Student ResearcherMaddie Mehrez '22
Faculty MentorDr. Robert Rose
The protection of biodiversity, especially large-ranging and migratory species, depends upon our ability to protect a network of connected wildlife habitats across public and private lands. Facing the interacting impacts of increased droughts, legacy impacts from agriculture and human disturbance, and pressures from land conversion, restoring a network of grassland ecosystems across private and public land in central Texas and Oklahoma is critical for the conservation of globally important prairie bird species. The American Bird Conservancy is working closely with private landowners to restore native grassland habitat for a suite of priority bird species, as part of their Oaks and Prairies Joint Venture's Grassland Restoration Incentive Program (GRIP).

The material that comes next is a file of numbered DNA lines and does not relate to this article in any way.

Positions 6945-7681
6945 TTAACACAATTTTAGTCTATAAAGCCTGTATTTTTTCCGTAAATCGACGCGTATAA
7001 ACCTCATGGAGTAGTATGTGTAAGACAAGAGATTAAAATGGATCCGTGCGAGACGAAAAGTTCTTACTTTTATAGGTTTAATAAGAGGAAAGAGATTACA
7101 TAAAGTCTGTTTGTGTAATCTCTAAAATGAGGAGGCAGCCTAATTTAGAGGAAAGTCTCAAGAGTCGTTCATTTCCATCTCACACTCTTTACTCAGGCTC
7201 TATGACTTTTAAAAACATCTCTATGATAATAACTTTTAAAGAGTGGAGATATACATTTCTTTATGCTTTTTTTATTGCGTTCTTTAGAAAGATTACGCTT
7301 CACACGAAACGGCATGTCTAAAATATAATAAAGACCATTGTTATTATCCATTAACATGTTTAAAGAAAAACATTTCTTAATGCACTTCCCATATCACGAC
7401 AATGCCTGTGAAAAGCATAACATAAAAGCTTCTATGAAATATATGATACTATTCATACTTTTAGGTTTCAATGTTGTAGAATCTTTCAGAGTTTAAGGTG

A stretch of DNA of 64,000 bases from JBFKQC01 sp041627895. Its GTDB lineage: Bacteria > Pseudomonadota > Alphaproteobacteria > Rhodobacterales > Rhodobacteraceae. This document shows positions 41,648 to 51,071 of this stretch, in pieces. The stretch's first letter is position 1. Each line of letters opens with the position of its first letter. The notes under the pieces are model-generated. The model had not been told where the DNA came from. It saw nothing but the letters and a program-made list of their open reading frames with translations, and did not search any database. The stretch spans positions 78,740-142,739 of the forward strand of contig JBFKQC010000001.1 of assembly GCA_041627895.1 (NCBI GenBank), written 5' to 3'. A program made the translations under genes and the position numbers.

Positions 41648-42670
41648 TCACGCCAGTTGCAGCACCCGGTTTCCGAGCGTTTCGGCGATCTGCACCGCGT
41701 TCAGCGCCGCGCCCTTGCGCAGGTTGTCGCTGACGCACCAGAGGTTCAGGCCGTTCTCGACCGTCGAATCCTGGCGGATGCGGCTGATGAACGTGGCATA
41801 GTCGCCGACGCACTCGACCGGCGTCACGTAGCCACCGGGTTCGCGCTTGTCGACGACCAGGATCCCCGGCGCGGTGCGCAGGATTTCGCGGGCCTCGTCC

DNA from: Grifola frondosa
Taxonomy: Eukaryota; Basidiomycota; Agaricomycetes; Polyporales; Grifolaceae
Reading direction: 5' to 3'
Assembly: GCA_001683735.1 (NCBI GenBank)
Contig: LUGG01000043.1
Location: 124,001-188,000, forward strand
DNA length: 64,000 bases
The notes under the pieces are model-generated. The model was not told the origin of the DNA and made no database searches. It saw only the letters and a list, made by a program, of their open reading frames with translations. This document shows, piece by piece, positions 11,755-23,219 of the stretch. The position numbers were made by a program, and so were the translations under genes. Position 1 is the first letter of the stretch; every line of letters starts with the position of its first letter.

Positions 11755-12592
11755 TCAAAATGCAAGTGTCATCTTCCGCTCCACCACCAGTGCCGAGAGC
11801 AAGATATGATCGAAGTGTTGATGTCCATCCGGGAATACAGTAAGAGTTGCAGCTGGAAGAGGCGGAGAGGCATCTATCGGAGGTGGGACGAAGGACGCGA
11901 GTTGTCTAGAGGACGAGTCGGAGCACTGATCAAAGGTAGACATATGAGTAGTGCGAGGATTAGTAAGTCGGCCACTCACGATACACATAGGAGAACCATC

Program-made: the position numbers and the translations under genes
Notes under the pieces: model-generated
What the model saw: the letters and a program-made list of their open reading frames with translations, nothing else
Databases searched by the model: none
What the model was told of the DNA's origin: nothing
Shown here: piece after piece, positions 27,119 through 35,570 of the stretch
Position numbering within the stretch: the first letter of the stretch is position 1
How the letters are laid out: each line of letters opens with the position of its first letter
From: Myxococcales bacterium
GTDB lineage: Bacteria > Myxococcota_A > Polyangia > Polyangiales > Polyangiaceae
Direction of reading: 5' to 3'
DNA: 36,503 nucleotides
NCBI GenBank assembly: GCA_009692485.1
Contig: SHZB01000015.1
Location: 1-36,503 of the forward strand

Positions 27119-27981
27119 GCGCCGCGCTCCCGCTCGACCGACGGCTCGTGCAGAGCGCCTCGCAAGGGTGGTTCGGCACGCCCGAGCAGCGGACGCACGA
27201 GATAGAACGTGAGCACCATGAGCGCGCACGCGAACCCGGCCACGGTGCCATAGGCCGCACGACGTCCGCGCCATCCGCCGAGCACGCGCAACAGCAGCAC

To date, more than 200 projects have been completed. However, many projects are missing spatial data that would allow the partners of the joint venture to assess the effects of the projects on grassland ecosystem function and grassland birds. Maddie worked with the GRIP team to conduct a geospatial analysis exploring the impact of grassland restoration efforts on private lands on the population of a suite of priority bird species. This includes digitizing the treatment areas of these projects and analyzing the effects of restoration projects using publicly available data from sources, such as eBird and the Rangeland Analysis Platform. Maddie's analysis is being used by the GRIP team to guide and monitoring the effectiveness of their restoration and conservation efforts on private lands in supporting bird conservation and ecoystem restoration.